The 96th Oscars

Reflections from the 96th Academy Awards

From the red carpet, show, and Governor’s Ball

It’s not every day that you get to say, “Yep, I saw John Cena naked on stage, in person.” From Da'Vine Joy Randolph's emotional acceptance speech to Ryan Gosling's performance of "I am Just Ken" that received a standing ovation, the 96th Academy Awards brought us memorable moments for the biggest event of the year.

Stepping out of the car and escorted by the Academy’s staff, the first thing I noticed was the return of the classic red carpet, replacing last year's champagne color. The layout had also undergone a significant change. Gone were the separate entrances with dividing curtains. This year, an open floor plan allowed guests, nominees, and talents to mingle freely as they walked the carpet, creating a more inclusive atmosphere. As Raj Kapoor, the showrunner, explained at the Oscars creative team's press conference, "We wanted the ceremony to feel like an experience, from the moment you enter the space to the moment you're seated in the theater."

Venessa Hudgens and Julianne Hough hosted the The Oscars Red Carpet Show ahead of Hollywood’s big night. This year, the red carpet showcased a diverse group of Asian talents, including Academy Award-nominated director Sean Wang walking with his Nǎi Nai and Wài Pó. The VFX team of Godzilla Minus One also made a memorable entrance, carrying a Godzilla miniature and sporting Godzilla-themed footwear.

Throughout the night, past Oscars winners like Michelle Yeoh and Ke Huy Quan were on the stage once more to pass the trophies to this year’s winner in their respective categories. Being in the same room as these talented storytellers was a powerful reminder that we have a chance to share our stories on the big screen and have them resonate with the global audience.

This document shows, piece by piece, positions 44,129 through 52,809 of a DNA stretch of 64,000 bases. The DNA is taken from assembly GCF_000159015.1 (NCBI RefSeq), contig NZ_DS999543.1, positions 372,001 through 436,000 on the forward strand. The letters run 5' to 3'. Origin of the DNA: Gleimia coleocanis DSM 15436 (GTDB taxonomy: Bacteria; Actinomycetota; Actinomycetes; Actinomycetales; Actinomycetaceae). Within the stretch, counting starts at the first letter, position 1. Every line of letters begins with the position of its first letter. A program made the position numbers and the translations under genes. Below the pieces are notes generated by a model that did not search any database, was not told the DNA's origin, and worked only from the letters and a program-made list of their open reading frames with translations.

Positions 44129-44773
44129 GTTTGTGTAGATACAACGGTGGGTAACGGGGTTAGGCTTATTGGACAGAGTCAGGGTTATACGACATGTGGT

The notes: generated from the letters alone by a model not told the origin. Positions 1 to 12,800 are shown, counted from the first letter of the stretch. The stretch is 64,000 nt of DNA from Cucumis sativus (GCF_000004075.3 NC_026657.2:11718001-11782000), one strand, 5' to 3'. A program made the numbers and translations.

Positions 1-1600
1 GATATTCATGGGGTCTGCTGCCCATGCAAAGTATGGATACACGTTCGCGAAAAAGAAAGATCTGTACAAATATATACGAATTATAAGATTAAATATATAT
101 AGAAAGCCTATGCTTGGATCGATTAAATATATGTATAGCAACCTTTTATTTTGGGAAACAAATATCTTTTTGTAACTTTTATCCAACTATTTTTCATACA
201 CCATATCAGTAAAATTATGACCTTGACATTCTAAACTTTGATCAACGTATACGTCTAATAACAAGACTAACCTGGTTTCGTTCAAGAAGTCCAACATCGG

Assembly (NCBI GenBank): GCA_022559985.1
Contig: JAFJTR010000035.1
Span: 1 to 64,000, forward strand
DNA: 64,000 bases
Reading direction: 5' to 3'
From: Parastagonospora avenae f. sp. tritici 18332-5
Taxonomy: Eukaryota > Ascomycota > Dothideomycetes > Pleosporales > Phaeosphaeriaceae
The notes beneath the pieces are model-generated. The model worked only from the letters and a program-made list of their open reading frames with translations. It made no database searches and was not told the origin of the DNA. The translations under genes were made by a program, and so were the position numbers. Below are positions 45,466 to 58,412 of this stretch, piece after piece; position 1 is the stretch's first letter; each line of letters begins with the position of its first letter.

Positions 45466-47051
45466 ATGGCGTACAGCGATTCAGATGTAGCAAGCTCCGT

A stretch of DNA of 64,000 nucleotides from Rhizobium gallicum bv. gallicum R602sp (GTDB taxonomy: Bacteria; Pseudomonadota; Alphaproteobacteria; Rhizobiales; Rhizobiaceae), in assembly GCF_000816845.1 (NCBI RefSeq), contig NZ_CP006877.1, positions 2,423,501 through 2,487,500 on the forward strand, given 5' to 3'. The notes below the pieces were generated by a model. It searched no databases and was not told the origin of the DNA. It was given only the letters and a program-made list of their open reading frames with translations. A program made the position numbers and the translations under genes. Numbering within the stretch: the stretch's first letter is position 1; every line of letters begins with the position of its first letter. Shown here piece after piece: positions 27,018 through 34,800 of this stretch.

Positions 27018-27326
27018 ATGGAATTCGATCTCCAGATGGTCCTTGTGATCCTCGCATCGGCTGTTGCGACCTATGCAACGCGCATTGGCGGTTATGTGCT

That night, Perfect Days won Best International Feature Film; Takashi Yamazaki, Kiyoko Shibuya, Masaki Takahashi, and Tatsuji Nojima took home Best Visual Effects for Godzilla Minus One, and Hayao Miyazaki and Toshio Suzuki's The Boy and the Heron was crowned Best Animated Feature Film. Other notable nominees included Sean Wang and Sam Davis’s “Nǎi Nai & Wài Pó” for Documentary Short Film and Celine Song’s Past Lives for Best Picture. May December, which starred Charles Melton, was nominated for Best Original Screenplay.

Once the ceremony was done, it was time for the Governor’s Ball. Just a short ride from the Dolby Theatre, I found myself standing right behind Ke Huy Quan, Jonathan Wang, and The Daniels on the escalator as they snapped the iconic group selfie.(Daniel, if you are reading this, I would love to see the one that I intentionally photobombed!)

Inside the Ovation Hollywood, the space was ready to welcome the winners and guests for the annual feast curated by Wolfgang Puck. They say food is a love language, particularly for Asians, and the joy was palpable as the crowd devoured every bite, from the comforting chicken pot pie to the exquisite Peking duck baos, followed by the iconic chocolate Oscar statues on the dessert table.

Overall, it was another memorable experience, and truly an honor for Timid to have been a part of.

From the interview room